HIGHER Education minister Margaret Kamar yesterday challenged the National Biosafety Authority to embark on public education to demystify misconceptions surrounding modern technology. She was speaking at the opening ceremony of this year's two-day biosafety conference in Nairobi.
Kamar called on scientists to create awareness on biotechnology, which has been hyped as a solution to myriad of challenges facing Kenya, including food shortage and environmental degradation. She said that there is need to effectively implement internationally recognised legal and regulatory framework to ensure the safety of the byproducts.
"Necessary capacity must be put in place to ensure that appropriate measures are taken into account at all stages of biotechnology-related product development, commercialisation and trade," Kamar said. Kenya has embraced biotechnology with the aim of maximising productivity in agriculture and industry, protecting the environment, conserving biodiversity and general improvement of quality of human welfare.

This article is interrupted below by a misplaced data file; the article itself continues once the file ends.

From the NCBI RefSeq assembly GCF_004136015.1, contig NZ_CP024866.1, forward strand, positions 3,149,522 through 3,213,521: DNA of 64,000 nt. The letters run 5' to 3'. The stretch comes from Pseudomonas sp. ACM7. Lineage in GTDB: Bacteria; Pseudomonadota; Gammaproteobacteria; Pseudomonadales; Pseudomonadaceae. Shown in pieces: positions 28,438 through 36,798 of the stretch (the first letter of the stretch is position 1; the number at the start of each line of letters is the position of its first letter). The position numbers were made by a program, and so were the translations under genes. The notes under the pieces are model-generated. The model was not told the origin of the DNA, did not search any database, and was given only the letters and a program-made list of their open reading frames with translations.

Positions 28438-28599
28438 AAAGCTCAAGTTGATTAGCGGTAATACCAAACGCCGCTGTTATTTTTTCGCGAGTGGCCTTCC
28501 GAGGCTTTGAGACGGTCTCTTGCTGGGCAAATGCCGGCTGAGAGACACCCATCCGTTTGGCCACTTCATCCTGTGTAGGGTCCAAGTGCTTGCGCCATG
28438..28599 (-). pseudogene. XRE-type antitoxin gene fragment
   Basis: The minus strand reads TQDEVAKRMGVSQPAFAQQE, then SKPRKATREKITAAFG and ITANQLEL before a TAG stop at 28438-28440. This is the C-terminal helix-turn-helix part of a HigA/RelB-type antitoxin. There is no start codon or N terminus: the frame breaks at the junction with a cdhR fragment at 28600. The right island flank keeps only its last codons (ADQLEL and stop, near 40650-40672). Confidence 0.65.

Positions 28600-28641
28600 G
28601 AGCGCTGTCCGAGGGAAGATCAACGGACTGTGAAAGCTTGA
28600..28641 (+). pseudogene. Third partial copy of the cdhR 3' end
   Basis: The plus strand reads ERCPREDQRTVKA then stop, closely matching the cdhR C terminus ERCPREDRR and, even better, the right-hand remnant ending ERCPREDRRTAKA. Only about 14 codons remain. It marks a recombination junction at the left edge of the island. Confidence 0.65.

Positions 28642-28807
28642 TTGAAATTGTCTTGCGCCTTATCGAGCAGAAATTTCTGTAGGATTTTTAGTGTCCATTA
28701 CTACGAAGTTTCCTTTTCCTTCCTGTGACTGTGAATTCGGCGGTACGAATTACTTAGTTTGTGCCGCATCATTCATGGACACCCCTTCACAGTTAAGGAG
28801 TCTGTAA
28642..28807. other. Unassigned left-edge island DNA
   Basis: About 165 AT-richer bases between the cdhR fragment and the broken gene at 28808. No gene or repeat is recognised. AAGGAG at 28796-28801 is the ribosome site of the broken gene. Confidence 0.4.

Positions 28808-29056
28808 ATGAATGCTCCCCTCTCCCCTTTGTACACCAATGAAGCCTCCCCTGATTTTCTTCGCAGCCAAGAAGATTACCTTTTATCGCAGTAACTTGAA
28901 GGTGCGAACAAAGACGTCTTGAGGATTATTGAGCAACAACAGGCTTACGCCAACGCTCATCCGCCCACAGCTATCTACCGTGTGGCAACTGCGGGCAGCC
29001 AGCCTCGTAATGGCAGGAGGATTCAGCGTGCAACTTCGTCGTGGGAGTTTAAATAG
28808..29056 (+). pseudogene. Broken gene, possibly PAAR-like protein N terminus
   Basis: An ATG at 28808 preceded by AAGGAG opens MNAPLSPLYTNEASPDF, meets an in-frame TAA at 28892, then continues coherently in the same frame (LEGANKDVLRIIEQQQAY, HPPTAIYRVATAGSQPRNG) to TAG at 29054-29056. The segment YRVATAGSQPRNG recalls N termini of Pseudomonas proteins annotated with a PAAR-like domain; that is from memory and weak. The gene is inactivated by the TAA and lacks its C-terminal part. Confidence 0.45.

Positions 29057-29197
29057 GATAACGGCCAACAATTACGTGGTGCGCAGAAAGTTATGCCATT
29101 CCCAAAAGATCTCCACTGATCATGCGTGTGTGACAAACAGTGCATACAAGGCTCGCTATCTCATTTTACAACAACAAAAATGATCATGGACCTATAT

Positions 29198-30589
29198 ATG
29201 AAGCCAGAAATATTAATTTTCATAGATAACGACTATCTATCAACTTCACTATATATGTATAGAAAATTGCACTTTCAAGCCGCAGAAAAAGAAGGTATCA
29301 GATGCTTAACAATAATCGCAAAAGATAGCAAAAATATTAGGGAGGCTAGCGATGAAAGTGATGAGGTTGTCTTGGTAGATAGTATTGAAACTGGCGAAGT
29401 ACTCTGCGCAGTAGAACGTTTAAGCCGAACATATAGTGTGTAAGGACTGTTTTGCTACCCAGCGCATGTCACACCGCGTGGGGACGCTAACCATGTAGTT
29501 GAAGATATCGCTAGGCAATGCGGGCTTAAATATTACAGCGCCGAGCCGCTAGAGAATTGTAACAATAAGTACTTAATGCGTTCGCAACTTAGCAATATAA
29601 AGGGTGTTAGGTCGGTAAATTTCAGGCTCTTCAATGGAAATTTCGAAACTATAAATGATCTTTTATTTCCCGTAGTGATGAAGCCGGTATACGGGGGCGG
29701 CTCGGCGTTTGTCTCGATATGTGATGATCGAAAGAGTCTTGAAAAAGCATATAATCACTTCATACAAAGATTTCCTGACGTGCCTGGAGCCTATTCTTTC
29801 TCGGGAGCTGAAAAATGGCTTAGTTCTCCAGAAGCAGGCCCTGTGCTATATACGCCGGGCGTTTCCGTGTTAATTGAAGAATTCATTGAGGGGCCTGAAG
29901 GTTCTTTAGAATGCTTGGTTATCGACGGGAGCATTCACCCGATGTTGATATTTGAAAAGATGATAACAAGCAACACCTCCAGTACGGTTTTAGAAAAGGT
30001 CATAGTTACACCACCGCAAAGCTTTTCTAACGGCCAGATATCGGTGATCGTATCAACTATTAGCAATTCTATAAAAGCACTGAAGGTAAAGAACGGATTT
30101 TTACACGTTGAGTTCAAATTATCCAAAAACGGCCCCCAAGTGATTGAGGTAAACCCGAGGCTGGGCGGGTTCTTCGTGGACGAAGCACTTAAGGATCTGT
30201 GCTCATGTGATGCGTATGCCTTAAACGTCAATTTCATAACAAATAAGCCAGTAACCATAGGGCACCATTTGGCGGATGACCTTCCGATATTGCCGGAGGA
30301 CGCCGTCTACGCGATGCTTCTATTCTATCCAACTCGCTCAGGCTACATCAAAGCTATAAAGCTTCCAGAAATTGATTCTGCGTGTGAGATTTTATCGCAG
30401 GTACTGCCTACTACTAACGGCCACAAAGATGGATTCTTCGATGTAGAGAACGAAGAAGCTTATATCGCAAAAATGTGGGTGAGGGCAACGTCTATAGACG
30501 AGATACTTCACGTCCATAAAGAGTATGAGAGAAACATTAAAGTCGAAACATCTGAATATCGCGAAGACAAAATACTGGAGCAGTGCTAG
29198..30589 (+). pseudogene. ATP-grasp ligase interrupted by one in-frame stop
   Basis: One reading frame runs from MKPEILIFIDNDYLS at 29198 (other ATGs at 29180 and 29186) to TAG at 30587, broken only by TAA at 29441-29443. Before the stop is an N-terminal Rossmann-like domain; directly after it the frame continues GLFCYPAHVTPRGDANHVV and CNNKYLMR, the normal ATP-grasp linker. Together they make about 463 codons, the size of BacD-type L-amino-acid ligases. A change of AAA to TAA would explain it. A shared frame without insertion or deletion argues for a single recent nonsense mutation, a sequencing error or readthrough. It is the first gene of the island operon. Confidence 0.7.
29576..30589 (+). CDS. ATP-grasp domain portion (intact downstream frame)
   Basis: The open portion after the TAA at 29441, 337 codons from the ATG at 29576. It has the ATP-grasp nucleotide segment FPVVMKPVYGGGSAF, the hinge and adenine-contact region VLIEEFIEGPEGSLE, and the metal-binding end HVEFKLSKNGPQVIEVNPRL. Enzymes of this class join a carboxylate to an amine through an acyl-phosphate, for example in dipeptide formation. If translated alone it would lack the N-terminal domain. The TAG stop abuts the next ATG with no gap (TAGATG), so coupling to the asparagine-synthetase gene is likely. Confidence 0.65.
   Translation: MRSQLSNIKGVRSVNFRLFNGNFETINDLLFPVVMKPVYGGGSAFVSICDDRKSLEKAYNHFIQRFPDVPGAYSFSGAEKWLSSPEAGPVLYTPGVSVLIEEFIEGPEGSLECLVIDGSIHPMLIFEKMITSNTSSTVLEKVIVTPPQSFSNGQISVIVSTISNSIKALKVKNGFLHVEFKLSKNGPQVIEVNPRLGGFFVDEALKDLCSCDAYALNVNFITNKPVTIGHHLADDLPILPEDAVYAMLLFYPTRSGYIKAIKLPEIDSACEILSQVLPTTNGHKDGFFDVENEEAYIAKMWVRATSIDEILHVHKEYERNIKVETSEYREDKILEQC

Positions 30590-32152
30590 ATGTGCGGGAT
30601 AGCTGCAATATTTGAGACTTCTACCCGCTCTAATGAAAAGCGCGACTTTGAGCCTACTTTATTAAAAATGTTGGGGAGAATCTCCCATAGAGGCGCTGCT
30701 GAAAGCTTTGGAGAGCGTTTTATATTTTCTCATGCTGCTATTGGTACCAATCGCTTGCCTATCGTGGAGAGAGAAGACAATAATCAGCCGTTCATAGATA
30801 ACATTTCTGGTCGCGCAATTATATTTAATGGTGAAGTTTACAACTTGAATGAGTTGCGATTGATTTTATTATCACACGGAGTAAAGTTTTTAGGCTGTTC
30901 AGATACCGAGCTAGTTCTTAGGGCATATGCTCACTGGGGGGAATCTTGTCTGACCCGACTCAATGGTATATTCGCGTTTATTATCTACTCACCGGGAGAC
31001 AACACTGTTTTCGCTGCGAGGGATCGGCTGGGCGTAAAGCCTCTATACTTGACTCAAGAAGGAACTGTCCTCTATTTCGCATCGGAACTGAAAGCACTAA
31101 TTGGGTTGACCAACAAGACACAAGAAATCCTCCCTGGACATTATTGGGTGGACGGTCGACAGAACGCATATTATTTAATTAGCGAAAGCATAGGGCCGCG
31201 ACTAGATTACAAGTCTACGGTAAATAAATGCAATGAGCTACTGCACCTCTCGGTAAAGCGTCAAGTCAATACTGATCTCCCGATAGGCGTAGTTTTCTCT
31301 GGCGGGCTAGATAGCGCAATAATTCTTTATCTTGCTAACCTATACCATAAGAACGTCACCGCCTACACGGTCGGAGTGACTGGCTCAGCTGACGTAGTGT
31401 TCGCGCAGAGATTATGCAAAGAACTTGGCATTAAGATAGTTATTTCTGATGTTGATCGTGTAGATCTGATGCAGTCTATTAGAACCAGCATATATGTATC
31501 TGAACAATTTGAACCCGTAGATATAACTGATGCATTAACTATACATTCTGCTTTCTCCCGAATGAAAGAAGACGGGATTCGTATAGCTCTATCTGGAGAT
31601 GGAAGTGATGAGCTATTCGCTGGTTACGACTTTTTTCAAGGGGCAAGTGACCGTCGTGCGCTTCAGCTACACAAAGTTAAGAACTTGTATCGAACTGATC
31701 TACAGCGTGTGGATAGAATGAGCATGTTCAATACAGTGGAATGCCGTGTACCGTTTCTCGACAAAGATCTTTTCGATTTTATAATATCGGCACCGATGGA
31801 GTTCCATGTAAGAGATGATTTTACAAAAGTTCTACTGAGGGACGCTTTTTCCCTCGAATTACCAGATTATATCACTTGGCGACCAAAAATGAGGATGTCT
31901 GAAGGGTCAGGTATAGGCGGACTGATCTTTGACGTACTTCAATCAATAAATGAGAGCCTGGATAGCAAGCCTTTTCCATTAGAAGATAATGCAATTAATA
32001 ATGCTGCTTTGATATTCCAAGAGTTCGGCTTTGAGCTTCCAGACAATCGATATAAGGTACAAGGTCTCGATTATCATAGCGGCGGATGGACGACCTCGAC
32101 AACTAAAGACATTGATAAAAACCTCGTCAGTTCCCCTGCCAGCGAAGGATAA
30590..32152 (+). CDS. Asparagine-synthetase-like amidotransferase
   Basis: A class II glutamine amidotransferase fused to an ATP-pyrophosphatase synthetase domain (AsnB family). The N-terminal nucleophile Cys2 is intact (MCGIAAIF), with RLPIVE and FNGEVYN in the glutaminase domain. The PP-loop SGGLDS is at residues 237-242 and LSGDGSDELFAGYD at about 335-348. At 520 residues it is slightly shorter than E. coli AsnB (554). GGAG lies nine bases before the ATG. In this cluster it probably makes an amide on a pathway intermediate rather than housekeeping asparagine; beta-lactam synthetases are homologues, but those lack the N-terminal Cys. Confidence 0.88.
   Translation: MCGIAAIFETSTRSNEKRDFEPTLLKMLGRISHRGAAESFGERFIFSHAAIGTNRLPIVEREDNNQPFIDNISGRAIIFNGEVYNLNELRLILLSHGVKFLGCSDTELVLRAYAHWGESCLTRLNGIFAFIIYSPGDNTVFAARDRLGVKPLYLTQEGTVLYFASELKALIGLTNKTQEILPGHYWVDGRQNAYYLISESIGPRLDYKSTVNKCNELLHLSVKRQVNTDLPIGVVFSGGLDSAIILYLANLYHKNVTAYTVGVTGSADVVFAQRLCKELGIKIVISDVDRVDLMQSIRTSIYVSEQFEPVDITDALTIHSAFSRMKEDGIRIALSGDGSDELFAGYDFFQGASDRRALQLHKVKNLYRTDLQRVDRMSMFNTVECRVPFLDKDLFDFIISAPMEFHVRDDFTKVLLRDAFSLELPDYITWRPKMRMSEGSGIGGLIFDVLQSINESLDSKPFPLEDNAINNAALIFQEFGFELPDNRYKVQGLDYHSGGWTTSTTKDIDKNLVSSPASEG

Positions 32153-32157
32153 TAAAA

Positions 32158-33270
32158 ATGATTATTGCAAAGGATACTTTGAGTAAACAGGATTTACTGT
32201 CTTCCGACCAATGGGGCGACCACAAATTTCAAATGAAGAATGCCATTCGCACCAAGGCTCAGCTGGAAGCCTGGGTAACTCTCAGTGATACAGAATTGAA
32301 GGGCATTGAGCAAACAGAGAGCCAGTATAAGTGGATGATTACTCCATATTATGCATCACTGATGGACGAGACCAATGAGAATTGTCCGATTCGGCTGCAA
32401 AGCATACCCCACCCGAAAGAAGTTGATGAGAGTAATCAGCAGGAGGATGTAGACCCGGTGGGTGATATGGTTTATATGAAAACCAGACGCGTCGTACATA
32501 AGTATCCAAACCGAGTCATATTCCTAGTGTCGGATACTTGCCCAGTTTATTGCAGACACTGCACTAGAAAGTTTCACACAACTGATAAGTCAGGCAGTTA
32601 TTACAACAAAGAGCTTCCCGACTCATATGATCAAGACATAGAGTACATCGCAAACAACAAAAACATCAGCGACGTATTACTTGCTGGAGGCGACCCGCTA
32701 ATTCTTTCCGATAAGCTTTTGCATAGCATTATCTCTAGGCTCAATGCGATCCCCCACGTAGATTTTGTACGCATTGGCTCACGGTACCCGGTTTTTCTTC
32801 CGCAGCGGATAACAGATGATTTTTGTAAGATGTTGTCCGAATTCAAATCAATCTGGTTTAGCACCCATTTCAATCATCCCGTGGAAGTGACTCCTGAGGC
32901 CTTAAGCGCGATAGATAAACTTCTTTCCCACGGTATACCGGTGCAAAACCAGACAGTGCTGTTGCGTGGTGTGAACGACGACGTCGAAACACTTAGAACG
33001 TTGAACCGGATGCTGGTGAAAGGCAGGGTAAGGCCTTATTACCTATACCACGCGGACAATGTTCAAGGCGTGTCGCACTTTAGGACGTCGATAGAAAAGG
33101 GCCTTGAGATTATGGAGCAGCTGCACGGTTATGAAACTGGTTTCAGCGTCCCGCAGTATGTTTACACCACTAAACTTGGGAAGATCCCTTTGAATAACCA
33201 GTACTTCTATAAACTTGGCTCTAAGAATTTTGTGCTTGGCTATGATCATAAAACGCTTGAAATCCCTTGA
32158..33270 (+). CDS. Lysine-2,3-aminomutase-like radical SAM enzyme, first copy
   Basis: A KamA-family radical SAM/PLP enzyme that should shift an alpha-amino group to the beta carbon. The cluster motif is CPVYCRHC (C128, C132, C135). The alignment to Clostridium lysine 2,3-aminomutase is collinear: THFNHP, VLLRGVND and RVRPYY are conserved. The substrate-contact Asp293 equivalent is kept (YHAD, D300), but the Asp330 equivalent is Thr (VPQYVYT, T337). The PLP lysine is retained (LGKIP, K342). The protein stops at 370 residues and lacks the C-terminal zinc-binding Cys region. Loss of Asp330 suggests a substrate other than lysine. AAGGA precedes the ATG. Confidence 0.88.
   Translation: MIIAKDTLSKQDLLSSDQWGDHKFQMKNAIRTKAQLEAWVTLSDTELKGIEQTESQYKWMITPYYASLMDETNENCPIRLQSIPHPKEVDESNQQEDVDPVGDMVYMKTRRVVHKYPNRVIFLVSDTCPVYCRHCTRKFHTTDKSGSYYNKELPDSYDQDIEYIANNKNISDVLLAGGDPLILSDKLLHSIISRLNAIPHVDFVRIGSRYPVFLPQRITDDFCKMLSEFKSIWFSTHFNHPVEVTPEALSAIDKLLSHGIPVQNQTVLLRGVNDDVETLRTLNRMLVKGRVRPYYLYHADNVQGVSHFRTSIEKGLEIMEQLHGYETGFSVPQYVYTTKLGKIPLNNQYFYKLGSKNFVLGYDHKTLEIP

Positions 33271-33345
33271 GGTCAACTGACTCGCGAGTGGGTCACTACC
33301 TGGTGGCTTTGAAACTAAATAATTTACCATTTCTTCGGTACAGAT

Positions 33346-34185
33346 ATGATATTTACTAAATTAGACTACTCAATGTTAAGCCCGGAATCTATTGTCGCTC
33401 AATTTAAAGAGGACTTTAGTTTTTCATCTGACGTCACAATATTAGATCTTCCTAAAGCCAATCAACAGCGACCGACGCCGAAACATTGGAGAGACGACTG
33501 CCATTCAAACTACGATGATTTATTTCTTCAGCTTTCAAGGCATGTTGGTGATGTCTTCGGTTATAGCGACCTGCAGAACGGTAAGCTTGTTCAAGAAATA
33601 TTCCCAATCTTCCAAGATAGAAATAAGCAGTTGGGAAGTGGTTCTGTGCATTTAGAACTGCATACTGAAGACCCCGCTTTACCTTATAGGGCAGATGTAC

However, majority of Kenyans continue to raise reservations on the consumption of the products, citing negative side effects. Some of the subjects for discussion at the conference include biotech waste management, risk assessment concepts, emergency responses, engineering design and maintenance, and infectious substance shipping and transport. Last year a maize consignment from South Africa that had been shipped to cushion Kenyans from hunger was sent back following prolonged public uproar on the safety of the product.